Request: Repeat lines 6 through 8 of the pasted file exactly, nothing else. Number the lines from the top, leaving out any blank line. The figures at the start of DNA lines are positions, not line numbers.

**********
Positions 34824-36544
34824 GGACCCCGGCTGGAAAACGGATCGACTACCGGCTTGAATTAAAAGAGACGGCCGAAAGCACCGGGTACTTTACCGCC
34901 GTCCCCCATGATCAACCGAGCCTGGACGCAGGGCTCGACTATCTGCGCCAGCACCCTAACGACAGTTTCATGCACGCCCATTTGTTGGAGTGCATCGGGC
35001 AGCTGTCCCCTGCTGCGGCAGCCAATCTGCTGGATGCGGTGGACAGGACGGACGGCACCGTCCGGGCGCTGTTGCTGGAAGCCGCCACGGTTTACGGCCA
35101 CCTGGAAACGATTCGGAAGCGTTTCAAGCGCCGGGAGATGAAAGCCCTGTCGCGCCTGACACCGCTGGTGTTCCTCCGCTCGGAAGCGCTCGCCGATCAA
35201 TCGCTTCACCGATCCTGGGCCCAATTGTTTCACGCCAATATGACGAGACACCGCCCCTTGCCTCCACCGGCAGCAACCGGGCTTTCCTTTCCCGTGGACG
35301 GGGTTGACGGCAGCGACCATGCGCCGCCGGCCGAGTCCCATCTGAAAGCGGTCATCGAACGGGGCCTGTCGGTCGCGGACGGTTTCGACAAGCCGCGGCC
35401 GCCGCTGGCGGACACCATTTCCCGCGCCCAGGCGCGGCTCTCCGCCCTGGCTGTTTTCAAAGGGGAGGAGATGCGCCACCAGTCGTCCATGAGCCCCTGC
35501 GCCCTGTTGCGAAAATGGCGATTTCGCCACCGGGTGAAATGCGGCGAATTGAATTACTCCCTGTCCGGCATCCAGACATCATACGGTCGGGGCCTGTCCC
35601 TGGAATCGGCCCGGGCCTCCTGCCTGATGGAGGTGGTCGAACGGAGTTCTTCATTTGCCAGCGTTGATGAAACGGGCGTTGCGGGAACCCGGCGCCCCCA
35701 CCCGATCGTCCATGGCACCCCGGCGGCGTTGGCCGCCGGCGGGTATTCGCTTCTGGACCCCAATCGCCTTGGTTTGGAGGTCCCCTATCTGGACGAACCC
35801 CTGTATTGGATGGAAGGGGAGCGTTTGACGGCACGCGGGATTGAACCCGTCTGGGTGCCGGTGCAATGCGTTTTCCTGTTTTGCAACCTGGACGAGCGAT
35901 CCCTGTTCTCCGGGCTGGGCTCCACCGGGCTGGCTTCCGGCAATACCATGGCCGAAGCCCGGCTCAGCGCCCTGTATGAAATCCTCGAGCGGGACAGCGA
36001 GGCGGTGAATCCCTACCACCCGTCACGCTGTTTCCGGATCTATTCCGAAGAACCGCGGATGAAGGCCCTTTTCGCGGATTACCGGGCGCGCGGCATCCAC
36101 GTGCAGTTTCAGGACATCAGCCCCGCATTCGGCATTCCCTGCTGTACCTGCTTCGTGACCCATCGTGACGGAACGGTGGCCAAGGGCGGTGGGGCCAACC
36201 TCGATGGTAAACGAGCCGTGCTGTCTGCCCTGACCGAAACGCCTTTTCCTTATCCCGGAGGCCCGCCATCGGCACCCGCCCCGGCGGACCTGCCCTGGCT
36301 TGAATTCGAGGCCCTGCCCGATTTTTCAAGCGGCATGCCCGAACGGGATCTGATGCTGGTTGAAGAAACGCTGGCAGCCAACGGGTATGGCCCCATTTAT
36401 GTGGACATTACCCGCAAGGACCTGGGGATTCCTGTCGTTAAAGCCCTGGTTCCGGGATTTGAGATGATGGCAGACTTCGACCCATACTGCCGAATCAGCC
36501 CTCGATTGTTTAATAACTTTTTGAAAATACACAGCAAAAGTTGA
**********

35201 TCGCTTCACCGATCCTGGGCCCAATTGTTTCACGCCAATATGACGAGACACCGCCCCTTGCCTCCACCGGCAGCAACCGGGCTTTCCTTTCCCGTGGACG
35301 GGGTTGACGGCAGCGACCATGCGCCGCCGGCCGAGTCCCATCTGAAAGCGGTCATCGAACGGGGCCTGTCGGTCGCGGACGGTTTCGACAAGCCGCGGCC
35401 GCCGCTGGCGGACACCATTTCCCGCGCCCAGGCGCGGCTCTCCGCCCTGGCTGTTTTCAAAGGGGAGGAGATGCGCCACCAGTCGTCCATGAGCCCCTGC